APRIL 23, 2014
Edgartown’s Carnegie Library
In 1904, the town of Edgartown received two major gifts: $4,000 from the American steel magnate Andrew Carnegie (pictured at right) and $1,000 from an Edgartown resident, Mrs. Caroline F. Warren (her portrait, below, hangs in the library entrance). From these funds, the committee paid contractor William W. King $4,774.75 to construct the new library. The site for the new library was a gift from Caroline F. Warren.
Mr. Carnegie, sometimes called the “patron saint of libraries,” gave more than $56 million between 1881 and the early 1920s – that’s more than $1 billion in today’s dollars – for the construction of public libraries throughout the English-speaking world. In the United States alone, he was responsible for the building of 1,681 libraries at a cost of $41.2 million.
Across New England, 85 libraries were built with gifts from Mr. Carnegie. In his 1920 autobiography, Mr. Carnegie wrote: “It was from my own early experience that I decided there was no use to which money could be applied so productive of good to boys and girls who have good within them and ability and ambition to develop it, as the founding of a public library in a community.”
Mr. Carnegie’s $4,000 gift to Edgartown came with a stipulation: that the town commit one-tenth of that sum for the library’s annual operating expenses. This was a leap for Edgartown, which had spent $128.89 to run the library in 1903.
Mr. Carnegie didn't ask for his name to be emblazoned over the entrance to the library, or inscribed on a plaque inside. But one of his favorite symbols was the rising sun, which expressed his belief that the public library embodied the dawn of knowledge. That symbol is used in the detail of the large windows at the front of the Edgartown Library -- you can see it in the logo at the top of this page.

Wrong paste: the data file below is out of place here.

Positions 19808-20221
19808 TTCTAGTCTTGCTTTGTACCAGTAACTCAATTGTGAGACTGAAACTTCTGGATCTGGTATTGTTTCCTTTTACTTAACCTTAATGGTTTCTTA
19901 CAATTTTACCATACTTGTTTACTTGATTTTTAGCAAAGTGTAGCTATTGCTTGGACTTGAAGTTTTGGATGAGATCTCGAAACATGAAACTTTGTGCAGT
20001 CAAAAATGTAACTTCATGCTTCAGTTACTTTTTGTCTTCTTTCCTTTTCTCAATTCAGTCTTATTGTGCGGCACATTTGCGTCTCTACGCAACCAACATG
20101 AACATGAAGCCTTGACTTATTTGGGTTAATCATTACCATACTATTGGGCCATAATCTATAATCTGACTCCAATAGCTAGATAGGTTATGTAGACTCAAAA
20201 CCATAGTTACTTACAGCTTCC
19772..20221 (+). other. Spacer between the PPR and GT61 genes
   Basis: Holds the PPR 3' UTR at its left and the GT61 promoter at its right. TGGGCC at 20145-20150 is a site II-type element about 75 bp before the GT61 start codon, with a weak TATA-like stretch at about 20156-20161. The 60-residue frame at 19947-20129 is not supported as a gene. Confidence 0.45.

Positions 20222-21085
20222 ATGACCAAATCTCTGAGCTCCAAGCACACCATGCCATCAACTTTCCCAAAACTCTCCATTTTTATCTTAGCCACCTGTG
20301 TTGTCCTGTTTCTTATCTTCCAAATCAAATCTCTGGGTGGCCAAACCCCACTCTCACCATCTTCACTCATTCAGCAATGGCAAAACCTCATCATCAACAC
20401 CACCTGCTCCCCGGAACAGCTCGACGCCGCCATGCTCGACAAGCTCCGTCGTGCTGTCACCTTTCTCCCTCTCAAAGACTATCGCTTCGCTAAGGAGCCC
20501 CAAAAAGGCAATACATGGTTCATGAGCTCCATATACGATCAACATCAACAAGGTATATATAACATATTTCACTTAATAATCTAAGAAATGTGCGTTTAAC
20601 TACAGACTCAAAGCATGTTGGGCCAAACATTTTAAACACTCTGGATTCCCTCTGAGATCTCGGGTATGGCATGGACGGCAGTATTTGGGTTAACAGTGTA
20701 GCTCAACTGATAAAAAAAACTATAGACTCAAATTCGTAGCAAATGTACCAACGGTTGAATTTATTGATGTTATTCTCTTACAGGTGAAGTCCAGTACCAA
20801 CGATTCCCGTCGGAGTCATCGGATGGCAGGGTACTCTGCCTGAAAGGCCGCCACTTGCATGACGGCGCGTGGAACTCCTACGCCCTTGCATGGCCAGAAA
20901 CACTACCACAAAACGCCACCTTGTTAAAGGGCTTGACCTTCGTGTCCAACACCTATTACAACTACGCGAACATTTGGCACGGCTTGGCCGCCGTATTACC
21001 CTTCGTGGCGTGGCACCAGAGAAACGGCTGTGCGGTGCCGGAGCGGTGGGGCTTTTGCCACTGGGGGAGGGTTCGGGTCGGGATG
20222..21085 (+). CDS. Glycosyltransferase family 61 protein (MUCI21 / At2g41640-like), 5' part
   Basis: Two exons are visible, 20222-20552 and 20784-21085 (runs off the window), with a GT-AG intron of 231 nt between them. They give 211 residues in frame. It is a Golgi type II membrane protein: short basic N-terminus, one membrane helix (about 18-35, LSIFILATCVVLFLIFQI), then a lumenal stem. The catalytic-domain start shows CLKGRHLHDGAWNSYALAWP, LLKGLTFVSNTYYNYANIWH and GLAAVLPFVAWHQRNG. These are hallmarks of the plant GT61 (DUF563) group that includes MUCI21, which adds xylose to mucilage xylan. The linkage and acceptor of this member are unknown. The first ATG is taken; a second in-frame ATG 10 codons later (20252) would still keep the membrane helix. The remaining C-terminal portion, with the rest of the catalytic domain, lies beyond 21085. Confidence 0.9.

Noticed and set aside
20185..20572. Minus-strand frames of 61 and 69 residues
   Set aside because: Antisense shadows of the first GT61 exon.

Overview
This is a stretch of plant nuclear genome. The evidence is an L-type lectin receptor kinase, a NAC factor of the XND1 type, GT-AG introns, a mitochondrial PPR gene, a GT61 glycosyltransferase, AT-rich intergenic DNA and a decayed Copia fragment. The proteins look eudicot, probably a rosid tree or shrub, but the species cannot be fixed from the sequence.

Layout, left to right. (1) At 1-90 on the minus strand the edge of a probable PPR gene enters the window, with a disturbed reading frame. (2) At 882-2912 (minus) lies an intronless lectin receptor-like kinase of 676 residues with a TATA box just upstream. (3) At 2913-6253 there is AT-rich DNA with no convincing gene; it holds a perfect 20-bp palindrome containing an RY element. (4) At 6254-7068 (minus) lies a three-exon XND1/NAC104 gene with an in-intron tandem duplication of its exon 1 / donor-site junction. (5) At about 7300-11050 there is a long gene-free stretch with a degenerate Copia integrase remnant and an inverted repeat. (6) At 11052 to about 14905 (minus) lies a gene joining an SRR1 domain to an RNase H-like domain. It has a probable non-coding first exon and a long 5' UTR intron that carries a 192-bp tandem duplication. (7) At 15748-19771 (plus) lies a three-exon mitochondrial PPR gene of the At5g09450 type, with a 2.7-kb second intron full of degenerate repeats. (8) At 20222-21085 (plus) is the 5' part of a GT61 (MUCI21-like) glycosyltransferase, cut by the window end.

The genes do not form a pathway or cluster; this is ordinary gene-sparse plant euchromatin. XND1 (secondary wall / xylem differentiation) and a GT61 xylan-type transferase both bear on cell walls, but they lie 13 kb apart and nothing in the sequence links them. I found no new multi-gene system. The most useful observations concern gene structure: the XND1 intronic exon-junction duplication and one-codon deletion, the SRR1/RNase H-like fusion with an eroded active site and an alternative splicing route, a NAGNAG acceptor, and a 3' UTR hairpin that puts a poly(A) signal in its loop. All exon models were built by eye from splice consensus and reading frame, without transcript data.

The first report from the library board appeared in the town’s annual report for calendar year 1914. Wrote the trustees: “The home circulation of books for the past year has been 6,125, an increase of 25 per cent over that of the previous year. There have been added to the library 225 volumes. The reading room is supplied with the following magazines: Harper’s, Scribner’s, Review of Reviews, Scientific American, Youth’s Companion, St. Nicholas, and Our Dumb Animals. “We are crowded for shelf room, every available space being used.”
The brick Carnegie building has been expanded upon three times over the years: with the addition of 836 square feet in 1937, another 200 square feet in the 1950s, and finally a 5,000-square-foot expansion in 1975. This brings the Edgartown Public Library to a total usable area of 6,842 square feet.